“It’s the scene with Woody, and she’s sort of like, ‘I don’t need it anymore.’ We did that quite a few times. I would record it, and then we would come back and the language would have changed a little or we would tweak it a little bit. I would do maybe four or five in a row. It was sad! All you have is your voice to convey that sadness, so you can’t rely on your emotion or a tear or something. It was a challenge to bring that sensitivity into it.”
How did Gabby Gabby feel when she finally got a kid?
“It’s her entire existence. That moment when she thinks it’s going to be this one, and she sees this lost girl. It’s the sweetest moment. It completely brought tears to my eyes. She found the right one now.”
I love that Gabby Gabby is not just one thing. It’s not just what you see is what you get.
There are a lot of moments that pander to women’s empowerment in movies this summer. How did Toy Story 4 toe the line?
“That’s why these Toy Story movies have touched people for so many years. They have such smart writers. They’re complex characters that adults can understand an enjoy and relate to. And then there’s the beautiful overall feeling of camaraderie and having each other’s backs and love and all those things that kids can understand very, very quickly. It doesn’t insult children’s intelligence. It doesn’t talk down to them. It never is precious. It’s very real.”
You said you love ventriloquist dummies. Were you excited to have them as your henchmen?
“I think I may have jumped up and down and done an itty bitty clap. I was like, No, wait! How did you guys know? It really was a weird coincidence that I have one of those in my office as we speak. I was like, This is a great reveal. What a great way to enter a film. I like their snappy dressing. Mine’s got black tie, tails, tophat, and monocle. He’s puttin’ on the ritz.” [Ed. note: Hendricks said during the press conference that she has a Charlie McCarthy ventriloquist doll.]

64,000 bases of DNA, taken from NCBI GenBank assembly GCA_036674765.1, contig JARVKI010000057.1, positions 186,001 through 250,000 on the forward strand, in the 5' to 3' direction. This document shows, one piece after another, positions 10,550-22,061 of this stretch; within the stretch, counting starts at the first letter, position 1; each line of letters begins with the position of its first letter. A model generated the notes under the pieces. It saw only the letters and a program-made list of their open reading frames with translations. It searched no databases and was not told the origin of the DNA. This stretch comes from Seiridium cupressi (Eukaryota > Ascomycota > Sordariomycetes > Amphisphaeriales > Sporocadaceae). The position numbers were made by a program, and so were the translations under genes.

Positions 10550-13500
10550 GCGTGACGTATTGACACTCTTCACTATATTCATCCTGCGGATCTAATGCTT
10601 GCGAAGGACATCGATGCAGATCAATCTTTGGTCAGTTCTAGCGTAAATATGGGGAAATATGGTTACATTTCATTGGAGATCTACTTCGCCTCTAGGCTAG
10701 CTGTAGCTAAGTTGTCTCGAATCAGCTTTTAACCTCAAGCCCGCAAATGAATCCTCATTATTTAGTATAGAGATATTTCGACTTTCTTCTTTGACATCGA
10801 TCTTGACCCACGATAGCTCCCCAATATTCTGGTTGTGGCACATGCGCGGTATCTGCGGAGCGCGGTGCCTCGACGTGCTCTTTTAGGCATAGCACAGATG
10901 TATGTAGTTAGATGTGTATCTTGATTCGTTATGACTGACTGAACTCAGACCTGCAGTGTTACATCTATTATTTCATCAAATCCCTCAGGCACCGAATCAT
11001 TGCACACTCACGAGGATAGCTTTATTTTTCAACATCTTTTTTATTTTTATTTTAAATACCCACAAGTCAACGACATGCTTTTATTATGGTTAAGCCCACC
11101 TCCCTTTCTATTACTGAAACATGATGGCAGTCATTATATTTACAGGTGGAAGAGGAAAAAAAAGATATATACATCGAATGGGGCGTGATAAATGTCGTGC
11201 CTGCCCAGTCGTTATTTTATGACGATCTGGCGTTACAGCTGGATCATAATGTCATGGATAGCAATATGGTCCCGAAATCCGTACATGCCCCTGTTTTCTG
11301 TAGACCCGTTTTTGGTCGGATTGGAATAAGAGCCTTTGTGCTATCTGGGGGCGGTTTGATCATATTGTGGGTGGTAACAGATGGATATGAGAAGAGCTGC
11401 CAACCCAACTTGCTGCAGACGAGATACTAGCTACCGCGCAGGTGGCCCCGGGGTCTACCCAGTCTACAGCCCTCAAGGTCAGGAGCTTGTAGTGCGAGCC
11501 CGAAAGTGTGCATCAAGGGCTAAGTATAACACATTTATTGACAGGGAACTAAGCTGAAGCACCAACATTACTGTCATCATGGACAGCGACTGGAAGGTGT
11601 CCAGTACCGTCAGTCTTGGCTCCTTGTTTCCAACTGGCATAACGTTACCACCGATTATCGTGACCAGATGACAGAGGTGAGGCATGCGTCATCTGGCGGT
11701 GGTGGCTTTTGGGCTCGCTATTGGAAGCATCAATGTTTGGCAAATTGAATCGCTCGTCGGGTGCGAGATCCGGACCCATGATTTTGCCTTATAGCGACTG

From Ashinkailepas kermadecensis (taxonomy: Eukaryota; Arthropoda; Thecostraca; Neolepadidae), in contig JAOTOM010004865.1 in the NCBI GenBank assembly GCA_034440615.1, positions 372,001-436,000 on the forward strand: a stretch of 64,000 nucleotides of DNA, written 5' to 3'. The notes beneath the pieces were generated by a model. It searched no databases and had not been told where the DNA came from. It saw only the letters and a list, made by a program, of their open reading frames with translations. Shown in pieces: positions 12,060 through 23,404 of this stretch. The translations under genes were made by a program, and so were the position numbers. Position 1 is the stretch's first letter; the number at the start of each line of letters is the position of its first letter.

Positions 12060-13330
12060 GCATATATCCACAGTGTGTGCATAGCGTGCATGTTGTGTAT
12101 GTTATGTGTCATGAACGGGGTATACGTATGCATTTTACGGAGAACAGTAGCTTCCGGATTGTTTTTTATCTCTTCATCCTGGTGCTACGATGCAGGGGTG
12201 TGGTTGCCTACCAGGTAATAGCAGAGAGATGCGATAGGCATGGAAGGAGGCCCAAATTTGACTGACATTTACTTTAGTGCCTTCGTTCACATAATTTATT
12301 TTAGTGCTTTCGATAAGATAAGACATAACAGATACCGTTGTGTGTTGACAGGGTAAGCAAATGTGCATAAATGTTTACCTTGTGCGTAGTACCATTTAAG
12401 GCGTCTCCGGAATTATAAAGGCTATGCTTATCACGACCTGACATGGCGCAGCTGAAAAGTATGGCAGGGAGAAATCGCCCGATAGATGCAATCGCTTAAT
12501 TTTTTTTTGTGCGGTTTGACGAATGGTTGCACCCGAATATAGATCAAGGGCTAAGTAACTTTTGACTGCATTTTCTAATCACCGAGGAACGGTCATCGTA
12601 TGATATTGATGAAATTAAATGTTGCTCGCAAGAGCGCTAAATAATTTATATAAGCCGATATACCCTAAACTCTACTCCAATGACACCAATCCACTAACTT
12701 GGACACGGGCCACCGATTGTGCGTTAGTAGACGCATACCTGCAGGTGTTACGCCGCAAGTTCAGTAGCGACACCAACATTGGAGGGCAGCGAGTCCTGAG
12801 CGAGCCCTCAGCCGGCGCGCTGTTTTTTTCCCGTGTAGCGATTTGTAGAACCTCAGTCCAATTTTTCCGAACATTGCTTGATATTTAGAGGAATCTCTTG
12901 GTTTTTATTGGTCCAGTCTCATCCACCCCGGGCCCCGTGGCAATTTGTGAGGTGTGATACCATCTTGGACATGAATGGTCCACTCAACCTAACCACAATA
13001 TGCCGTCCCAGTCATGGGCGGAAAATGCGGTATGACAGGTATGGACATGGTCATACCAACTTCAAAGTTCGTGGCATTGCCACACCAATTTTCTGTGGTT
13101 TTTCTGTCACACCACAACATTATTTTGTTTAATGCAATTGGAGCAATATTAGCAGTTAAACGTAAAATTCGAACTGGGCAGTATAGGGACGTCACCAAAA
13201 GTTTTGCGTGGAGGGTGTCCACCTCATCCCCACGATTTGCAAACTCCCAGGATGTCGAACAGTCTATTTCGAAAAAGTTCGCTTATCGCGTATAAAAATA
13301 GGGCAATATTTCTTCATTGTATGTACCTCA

We also asked Tony Hale to do this, because he plays a spork named Forky and it just feels appropriate: Can you rank utensils?
“How come there are only plastic sporks? You never get a metal spork. Why is that not a part of the cutlery family? I’m not really sure; you get two in one. It seems like a no brainer. I’m kind of a spoon person; I’ll put spoon up there.” [After our interview, a publicist noted that Crate & Barrel sells metal sporks. The more you know.]
What’s your favorite Pixar movie?
“The first Toy Story, I think for me, because even though they’re all great, that was the first one that left such an impression. I still don’t understand how they do what they do in those animating rooms. I don’t understand why it looks so realistic. It freaks me out a little bit. It’s like magic.”
Have you even made it through the first 15 minutes of Up without crying?
“You know what? I’m the weirdo that did not cry in that movie. Everyone had seen it before I saw it, and everyone was like, ‘Oh, you’re in for it.’ Maybe people warned me so much. It was beautiful, and I loved it, but I didn’t cry. And I cry over everything!”